John Calvin was one of the great voices of the Protestant Reformation, but what exactly did he believe, and what else did he contribute to Christianity? Here’s your crash course on the life and accomplishments of John Calvin—and why he still matters today.
Who Was John Calvin?
John Calvin (1509–1564) was born in Noyon, Picardy, France, to a devoted Roman Catholic family. He studied the liberal arts at the University of Paris, but his father wanted him to study law, so he went on to receive a law degree at the University of Orléans. Because John Calvin didn’t want to be a lawyer, he returned to the study of classical literature. In Paris, he left the Roman Catholic Church and became part of the Protestant Reformation movement that was then spreading through Europe. He later moved to Geneva, Switzerland, where he became one of the leaders of the emerging Reformed theological tradition. Though he was a second-generation reformer, John Calvin would become the second greatest voice of the Protestant Reformation after Martin Luther. He is often called the greatest systematic theologian of the Reformation and is the most influential figure in the entire Reformed theological tradition. But he was also a humble and unpretentious man. Upon his own request, he was buried in an unmarked grave. I think pastor Calvin would be troubled that the Reformed theological tradition is popularly referred to as “Calvinism.”
What Did John Calvin Write?
Perhaps Calvin’s two most important works are Institutes of the Christian Religion and his extensive commentaries on the Bible. The first started out as a basic catechism of the Reformed faith but was later developed by Calvin into a full systematic presentation of Reformed theology. It is considered a true theological masterpiece of the Protestant Reformation. The second work is not a single book but rather a group of individual commentaries that Calvin, a gifted biblical exegete, wrote on many books of the Bible.
What Did John Calvin Believe?
Christians of various traditions continue to defend several of John Calvin’s beliefs. The following are perhaps three of John Calvin’s most important theological ideas:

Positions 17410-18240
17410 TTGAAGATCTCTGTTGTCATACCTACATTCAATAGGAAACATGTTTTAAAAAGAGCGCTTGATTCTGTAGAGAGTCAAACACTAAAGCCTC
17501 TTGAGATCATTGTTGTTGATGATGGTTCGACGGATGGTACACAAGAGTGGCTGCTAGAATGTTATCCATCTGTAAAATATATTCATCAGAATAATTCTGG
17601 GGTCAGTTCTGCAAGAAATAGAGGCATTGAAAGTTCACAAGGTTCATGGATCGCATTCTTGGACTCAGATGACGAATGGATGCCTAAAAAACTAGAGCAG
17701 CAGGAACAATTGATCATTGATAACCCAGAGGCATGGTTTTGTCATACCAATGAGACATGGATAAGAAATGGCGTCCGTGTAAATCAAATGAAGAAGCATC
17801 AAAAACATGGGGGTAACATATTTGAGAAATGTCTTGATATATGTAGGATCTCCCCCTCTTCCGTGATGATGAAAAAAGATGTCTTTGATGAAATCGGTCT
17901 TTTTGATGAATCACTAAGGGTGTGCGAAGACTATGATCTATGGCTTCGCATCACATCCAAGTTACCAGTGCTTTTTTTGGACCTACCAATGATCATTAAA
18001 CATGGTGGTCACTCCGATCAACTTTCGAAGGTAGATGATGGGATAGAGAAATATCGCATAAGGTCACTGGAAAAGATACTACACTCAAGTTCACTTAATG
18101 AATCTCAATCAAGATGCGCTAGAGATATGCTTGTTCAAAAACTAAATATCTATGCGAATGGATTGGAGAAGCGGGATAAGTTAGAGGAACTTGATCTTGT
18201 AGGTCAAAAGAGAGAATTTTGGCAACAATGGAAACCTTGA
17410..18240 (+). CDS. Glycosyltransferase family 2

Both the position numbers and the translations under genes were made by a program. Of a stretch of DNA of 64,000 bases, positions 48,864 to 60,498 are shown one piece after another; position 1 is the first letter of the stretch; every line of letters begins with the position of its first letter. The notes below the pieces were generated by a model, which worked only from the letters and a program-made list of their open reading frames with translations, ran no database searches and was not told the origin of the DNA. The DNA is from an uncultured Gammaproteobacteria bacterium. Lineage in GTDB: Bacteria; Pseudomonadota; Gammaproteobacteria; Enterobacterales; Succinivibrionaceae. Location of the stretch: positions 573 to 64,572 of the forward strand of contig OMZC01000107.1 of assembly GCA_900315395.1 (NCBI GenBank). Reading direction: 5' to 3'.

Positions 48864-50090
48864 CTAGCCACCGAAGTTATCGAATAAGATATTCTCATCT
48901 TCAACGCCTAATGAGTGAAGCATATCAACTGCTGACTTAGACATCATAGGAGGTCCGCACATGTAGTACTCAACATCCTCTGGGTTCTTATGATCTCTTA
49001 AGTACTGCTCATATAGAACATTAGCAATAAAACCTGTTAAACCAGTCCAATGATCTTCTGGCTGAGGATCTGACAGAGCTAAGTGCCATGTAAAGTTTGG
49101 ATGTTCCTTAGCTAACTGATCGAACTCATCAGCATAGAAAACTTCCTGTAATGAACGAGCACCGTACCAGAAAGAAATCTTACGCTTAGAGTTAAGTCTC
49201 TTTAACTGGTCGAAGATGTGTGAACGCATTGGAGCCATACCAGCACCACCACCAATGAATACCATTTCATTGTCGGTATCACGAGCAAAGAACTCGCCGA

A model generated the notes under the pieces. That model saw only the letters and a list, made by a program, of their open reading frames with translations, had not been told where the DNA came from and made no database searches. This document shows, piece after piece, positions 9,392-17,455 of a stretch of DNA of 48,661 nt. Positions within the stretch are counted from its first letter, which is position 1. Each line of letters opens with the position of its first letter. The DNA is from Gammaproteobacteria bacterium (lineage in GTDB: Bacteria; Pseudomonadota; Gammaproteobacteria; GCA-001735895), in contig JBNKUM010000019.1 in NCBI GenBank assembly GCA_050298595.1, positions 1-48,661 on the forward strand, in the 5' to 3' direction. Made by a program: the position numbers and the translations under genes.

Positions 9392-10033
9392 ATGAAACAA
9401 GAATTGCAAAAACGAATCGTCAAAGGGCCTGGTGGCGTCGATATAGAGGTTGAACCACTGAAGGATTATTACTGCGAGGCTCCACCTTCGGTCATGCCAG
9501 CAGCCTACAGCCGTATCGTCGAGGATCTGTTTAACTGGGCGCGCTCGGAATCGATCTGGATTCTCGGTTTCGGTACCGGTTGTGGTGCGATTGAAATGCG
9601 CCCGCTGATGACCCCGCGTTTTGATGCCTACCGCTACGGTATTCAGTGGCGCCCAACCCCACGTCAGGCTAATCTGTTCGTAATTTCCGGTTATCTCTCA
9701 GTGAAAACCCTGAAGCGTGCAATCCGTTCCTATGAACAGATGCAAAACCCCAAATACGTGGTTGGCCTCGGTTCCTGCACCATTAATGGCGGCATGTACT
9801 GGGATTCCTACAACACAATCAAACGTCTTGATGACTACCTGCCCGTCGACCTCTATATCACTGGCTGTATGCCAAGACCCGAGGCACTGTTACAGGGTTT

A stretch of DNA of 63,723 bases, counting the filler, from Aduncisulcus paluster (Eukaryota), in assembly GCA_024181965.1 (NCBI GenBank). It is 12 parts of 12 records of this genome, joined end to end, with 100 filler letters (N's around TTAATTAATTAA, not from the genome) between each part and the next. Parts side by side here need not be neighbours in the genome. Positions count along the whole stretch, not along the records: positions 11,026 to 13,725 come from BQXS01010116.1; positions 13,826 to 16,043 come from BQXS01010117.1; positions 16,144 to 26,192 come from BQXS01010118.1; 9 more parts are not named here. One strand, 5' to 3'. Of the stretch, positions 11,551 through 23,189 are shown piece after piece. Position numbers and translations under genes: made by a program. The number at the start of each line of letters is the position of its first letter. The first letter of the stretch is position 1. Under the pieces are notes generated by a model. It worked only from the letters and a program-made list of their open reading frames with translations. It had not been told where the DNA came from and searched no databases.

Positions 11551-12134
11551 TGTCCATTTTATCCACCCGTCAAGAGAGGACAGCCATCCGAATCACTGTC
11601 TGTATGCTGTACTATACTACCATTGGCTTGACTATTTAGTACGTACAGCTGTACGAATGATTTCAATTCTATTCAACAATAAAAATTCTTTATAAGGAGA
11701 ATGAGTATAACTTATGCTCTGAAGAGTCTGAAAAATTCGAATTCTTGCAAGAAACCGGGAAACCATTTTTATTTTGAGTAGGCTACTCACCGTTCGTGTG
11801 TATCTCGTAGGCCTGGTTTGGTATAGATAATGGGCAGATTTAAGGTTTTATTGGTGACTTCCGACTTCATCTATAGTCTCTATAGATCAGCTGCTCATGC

- Sensus Divinitatis (Sense of the Divine): Calvin affirmed that because human beings are made in God’s image, we possess a basic and intuitive awareness of God that is enhanced by our encounter with the created order.
- John Calvin believed, like followers of the Calvinist movement after him, that human beings were created in the image of God. However, their fall into sin has negatively impacted our entire being and thus left our will enslaved by sin, rendering us incapable of choosing God apart from regenerative grace.
- Deeply influenced by the apostle Paul’s writings in Scripture, Calvin proclaimed that out of fallen humanity, God has chosen certain people (the elect) and has extended saving grace to them through the person of Jesus Christ, ensuring that these individuals persevere unto salvation.
Why Does John Calvin Matter Today?
John Calvin is criticized for his strong view of predestination and election, as well as for his connection to the execution of sixteenth-century schismatic Michael Servetus, who was charged with heresy by the Reformed political authorities in Geneva. However, it was Geneva’s political leaders, not Calvin, who had Servetus executed. Still, John Calvin is clearly one of the great Christian theologians of all time and one of the most influential men in the history of Christendom and in Western civilization. While often mistaken as a speculative thinker, Calvin was at heart a deep scholar and insightful interpreter of the Bible.
When evangelical Christians affirm God’s sovereignty and yet also believe humans are somehow morally responsible agents, they are raising that controversial theological issue that John Calvin famously wrote about. Moreover, when evangelicals affirm that human beings seem to be religious by nature, they are touching upon an idea Calvin highlighted.
Other articles in the Christian Thinkers 101 series: St. Augustine; C. S. Lewis; Blaise Pascal; St. Anselm; St. Athanasius; St. Thomas Aquinas; Jonathan Edwards; Søren Kierkegaard; St. Bonaventure; Martin Luther; Irenaeus; Tertullian; St. Basil; St. Jerome; Justin Martyr; Walter Martin; Ronald Nash; Mortimer Adler
Reflections: Your Turn
While the theological doctrine of God’s sovereignty can be quite controversial, is there a sense in which it can be practically comforting? If so, how? Visit Reflections on WordPress to comment with your response.
- A good biography of Calvin is found in John Calvin: Pilgrim and Pastor by W. Robert Godfrey.
- For a study of Calvin and the theological tradition that often bears his name, see The Unaccommodated Calvin: Studies in the Foundation of a Theological Tradition by Richard A. Muller.
- To explore the hotly contested theological debate over the truth or falsity of Calvinism among evangelical Protestants, see the books For Calvinism by Michael Horton and Against Calvinismby Roger Olson.